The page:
This write up is copied from and owned by Got Questions.


Dealing with Peer Pressure 

Why do we face peer pressure? The Bible clearly tells us that we should not expect our lives to look like the lives of other people (unbelievers) in this world. As Christians, we are aliens and strangers here on earth (1 Peter 2:11), and this world is not our home. Just as Christ was rejected”and still is”by so many who want to live life their own, ungodly way, we will also find the same types of people despising us for our faith.

In the first chapter of 1 Thessalonians, Paul speaks of how we are to know we are Christians. One of the points he emphasizes (see verse 6) is the fact that we should have joy despite suffering. We should expect to encounter trials and persecution as Christians, yet be comforted with the fact that God is in control and will repay any wrongs that are committed against us. In 2 Thessalonians, Paul talks about the troubles this church was continuing to face. He told them that when Christ returns and God judges the world, God “will pay back trouble to those who trouble you and give relief to you who are troubled, and to us as well” (1:6-7). Although many Christians will never face suffering as extreme as the Thessalonians did, or even those living in modern-day Sudan who are killed for their faith, we still suffer in smaller ways, such as the torture of peer pressure.

What does the Bible say about dealing with peer pressure? The Bible never uses the words “peer pressure,” but it does tell us how we should deal with the many trials we will face in our lives, especially those involving unbelievers. Romans 12:2 says, “Do not conform any longer to the pattern of this world, but be transformed by the renewing of your mind. Then you will be able to test and approve what God’s will is”his good, pleasing and perfect will.”

Romans 12:14-16 says, “Bless those who persecute you; bless and do not curse. Rejoice with those who rejoice; mourn with those who mourn. Live in harmony with one another. Do not be proud, but be willing to associate with people of low position. Do not be conceited.”

1 Peter 1:13-21 says, “Therefore, prepare your minds for action; be self-controlled; set your hope fully on the grace to be given you when Jesus Christ is revealed. As obedient children, do not conform to the evil desires you had when you lived in ignorance. But just as he who called you is holy, so be holy in all you do; for it is written: “Be holy, because I am holy.” Since you call on a Father who judges each man’s work impartially, live your lives as strangers here in reverent fear. For you know that it was not with perishable things such as silver or gold that you were redeemed from the empty way of life handed down to you from your forefathers, but with the precious blood of Christ, a lamb without blemish or defect. He was chosen before the creation of the world, but was revealed in these last times for your sake. Through him you believe in God, who raised him from the dead and glorified him, and so your faith and hope are in God.”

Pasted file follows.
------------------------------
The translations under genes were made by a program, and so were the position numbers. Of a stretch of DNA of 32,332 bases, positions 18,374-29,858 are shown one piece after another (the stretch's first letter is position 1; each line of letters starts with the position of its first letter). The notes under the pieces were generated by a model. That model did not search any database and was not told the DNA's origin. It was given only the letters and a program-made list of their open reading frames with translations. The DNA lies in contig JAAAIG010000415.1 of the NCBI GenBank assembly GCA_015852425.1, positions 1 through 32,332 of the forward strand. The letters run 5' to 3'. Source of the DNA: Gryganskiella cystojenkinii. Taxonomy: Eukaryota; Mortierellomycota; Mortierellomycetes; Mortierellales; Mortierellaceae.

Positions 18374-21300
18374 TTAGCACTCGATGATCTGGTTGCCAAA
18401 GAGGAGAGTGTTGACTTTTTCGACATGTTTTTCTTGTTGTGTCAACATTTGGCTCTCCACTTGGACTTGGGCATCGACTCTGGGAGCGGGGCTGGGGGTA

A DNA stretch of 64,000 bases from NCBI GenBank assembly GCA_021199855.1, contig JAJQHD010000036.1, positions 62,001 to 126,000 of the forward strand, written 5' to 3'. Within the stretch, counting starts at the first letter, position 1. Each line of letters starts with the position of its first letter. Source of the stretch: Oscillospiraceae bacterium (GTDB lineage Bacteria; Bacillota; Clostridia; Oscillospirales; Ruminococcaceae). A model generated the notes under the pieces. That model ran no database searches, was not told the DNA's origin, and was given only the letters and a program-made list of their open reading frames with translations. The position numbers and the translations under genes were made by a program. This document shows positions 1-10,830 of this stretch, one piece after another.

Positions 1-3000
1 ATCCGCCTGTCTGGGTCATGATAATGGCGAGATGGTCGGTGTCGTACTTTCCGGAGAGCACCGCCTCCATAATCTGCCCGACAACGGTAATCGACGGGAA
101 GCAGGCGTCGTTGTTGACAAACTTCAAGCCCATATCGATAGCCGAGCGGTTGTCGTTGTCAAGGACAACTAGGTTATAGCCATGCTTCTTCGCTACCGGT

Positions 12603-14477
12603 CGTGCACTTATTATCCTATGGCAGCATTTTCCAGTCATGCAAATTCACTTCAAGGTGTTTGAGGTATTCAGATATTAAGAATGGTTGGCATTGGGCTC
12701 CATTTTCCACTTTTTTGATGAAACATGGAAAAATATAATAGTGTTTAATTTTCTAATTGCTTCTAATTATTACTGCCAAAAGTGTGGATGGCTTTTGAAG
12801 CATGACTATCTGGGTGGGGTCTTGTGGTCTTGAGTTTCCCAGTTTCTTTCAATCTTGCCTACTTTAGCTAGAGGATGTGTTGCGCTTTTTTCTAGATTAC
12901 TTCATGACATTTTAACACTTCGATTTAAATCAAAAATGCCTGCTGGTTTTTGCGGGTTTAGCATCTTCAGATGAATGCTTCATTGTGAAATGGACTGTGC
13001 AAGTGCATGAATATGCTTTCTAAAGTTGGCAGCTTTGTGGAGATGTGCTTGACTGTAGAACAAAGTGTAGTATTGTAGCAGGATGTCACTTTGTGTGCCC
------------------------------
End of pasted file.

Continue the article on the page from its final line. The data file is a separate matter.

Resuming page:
The Bible also tells us that we can trust that God will work all things together for the good of His children (Romans 8:28). However, the Bible does not promise us an easy life, but a life that glorifies God as we learn lessons that are difficult and overcome attacks from Satan that would be impossible to overcome without God. We are being “conformed to the likeness of [Christ]” as God changes us through all our life (Romans 8:29-30). Be comforted that Christ Himself was tempted in every way we have been; He understands how difficult it is. Yet, the Bible promises us that God will provide a way of escape from every trial (1 Corinthians 10:13). Put your complete trust and faith in God. Let Him alone be your strength (Philippians 4:13) and your guide (Psalm 23).

Peer pressure will be a fleeting thing in our lives. Peer pressure is largely about insecurity and a desire for acceptance for all involved. Most people eventually realize that intimidating others to feel important is manipulative and immature. Those who have been followers will usually realize it is more important to make their own decisions and be their own person than to be controlled by someone else. We must not give in to peer pressure, whatever the situation. Standing up for what we believe and what the Bible teaches will please God. Throughout history, those who have been unafraid to stand on unpopular beliefs have been the ones to change the world and make things happen. There is so much in this world that we need to change, and so many people who need to be told about Christ. Letting other people decide what we do and how we behave is exactly what Satan hopes we will do; if we never stand up for what is right because of peer pressure, we are actually standing up for what is wrong.

Copied from Got Questions.